COMPLIT 122 - Writing World Literatures
Section: 002 Telling Stories: Metamorphoses and Reflections
Term: FA 2008
Subject: Comparative Literature (COMPLIT)
Department: LSA Comparative Literature
Credits:
4
Requirements & Distribution:
FYWR
Waitlist Capacity:
100
Cost:
0
Repeatability:
May not be repeated for credit.
Primary Instructor:

"The world isn't just the way it is. It is how we understand it, no? And in understanding something, we bring something to it, no? Doesn't that make life a story?" (Life of Pi, Yann Martel)

The history of literature is filled with moments of magical transformation, of animals becoming human and humans, animal, of the inanimate being given the power of speech, and of the world itself becoming unworldly. These moments cannot be said to belong to a genre of realism, properly speaking, and it is easy to dismiss these stories as belonging to a "mythic" time, or to enclose them in an aberrant genre (surrealism or magical realism, for example). Yet despite our propensity to want to distinguish between "truth" and "fiction," and our desire in general to elevate facts over everything else, these "mythic" stories can often hold the greatest attraction for our minds, can become the guiding lights for our understanding of life. In some cases the best storytelling doesn't necessarily reflect reality, nor does it meet our expectations, but often challenges us to reconfigure the way we approach the world, to pay attention to the ways in which we subjectify the world before it even becomes real to us.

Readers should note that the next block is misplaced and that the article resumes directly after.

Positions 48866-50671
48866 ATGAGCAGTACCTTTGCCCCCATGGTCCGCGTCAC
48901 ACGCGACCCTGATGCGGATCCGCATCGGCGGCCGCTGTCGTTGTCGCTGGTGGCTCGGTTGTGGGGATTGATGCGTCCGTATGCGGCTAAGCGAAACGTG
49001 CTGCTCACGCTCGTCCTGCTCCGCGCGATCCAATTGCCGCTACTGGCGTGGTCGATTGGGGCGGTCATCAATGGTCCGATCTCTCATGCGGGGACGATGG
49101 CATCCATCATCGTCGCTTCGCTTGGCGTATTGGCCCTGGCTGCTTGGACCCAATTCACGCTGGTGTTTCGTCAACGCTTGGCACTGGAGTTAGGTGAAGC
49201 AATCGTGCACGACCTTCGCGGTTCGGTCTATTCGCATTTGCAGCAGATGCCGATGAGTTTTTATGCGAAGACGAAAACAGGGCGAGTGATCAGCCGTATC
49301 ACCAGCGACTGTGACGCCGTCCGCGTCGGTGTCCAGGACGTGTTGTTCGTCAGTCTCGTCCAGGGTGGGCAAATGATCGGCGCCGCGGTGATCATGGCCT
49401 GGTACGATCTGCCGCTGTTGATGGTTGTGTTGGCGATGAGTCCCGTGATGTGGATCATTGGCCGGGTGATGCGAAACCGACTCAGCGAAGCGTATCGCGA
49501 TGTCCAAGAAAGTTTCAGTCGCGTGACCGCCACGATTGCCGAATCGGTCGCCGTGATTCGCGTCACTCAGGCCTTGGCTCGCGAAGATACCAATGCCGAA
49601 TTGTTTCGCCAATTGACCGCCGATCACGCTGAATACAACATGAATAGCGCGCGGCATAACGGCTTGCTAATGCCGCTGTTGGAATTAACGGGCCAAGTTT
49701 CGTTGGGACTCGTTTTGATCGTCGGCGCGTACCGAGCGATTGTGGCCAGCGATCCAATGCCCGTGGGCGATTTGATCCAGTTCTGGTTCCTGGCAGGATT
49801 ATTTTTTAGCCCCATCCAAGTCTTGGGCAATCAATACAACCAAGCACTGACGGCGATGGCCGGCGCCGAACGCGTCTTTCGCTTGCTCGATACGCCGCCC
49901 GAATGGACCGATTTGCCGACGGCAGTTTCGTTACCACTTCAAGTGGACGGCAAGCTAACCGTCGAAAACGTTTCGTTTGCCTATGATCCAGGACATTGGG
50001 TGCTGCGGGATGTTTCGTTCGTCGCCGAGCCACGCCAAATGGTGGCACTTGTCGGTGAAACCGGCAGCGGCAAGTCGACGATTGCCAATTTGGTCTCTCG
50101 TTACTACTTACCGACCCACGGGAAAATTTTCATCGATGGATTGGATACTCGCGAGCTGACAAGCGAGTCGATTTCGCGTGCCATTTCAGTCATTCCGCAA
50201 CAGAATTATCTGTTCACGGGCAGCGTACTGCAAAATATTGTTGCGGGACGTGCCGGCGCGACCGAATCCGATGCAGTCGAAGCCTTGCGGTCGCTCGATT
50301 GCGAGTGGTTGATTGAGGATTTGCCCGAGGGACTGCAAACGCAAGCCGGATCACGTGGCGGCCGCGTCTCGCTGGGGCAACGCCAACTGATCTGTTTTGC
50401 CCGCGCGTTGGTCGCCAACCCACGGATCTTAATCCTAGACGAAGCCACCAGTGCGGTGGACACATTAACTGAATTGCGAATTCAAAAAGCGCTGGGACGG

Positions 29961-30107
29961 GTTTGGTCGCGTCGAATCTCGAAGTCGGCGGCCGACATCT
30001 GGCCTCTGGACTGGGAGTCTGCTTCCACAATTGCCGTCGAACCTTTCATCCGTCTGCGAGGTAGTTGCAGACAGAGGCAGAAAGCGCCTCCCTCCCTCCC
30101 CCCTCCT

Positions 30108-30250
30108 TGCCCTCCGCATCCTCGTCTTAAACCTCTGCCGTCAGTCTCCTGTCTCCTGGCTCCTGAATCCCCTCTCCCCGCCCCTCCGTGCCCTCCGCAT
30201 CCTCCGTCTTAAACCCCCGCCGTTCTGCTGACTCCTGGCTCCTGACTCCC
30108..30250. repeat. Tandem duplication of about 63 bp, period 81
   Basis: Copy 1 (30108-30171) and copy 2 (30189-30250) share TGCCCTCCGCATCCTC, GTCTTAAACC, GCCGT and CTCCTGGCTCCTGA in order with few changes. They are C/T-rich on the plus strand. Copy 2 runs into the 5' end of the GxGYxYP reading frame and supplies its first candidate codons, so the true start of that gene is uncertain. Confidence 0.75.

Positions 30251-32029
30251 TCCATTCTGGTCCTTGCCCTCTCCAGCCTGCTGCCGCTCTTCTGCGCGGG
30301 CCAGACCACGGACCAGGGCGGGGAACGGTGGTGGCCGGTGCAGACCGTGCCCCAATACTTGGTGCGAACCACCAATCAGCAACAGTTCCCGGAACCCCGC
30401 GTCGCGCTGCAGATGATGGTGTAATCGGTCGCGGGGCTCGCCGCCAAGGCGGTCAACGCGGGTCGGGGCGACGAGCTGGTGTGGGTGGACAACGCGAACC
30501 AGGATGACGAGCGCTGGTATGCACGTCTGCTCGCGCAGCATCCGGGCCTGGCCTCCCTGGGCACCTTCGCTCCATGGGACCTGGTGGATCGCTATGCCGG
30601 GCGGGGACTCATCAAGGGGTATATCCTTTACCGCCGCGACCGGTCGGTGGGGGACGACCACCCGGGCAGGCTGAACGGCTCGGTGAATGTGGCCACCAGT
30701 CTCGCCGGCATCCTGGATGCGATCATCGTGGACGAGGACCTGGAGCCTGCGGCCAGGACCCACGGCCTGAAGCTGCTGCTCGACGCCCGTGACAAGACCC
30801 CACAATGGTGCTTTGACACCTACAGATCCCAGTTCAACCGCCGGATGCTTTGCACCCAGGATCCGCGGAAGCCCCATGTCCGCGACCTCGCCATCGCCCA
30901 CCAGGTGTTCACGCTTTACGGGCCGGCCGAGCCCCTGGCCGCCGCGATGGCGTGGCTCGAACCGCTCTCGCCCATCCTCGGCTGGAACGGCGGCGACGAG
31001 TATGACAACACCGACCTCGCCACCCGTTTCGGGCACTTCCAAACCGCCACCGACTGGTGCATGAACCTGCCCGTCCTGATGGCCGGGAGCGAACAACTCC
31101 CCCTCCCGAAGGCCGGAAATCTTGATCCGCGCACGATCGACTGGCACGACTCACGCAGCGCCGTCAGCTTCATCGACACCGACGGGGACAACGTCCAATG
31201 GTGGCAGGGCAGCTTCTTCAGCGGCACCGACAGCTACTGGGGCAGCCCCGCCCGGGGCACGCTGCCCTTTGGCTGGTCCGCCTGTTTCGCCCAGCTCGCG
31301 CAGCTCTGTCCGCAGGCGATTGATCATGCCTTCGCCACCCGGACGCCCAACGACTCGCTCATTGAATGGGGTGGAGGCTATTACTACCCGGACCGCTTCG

This course will trace the development of the figure of metamorphosis from ancient Rome to contemporary Latin America. We will be looking at how the idea of metamorphosis has evolved and been translated into various cultural contexts. In the same vein, we will also be following the use of mirrors, reflections and uncanny doubling in poetry and short stories. Readings will include selections from Ovid, Nikolai Gogol's "The Nose," Franz Kafka's The Metamorphosis, Lewis Carroll's Alice in Wonderland, E.T.A. Hoffmann's "The Sandman," and short stories by Jorge Luis Borges and Julio Cortázar.

This course is designed to help you develop your analytical skills, both as a reader and a writer, and to further your knowledge of literature and other artistic forms.

COMPLIT 122 - Writing World Literatures
Schedule Listing
001 (REC)
P
20065
Closed
0
 
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MWF 9:00AM - 10:00AM
002 (REC)
P
20066
Closed
0
 
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MWF 11:00AM - 12:00PM
003 (REC)
P
22241
Open
1
 
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TuTh 11:30AM - 1:00PM
004 (REC)
P
25072
Open
1
 
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TuTh 2:30PM - 4:00PM
005 (REC)
P
29437
Open
2
 
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TuTh 10:00AM - 11:30AM
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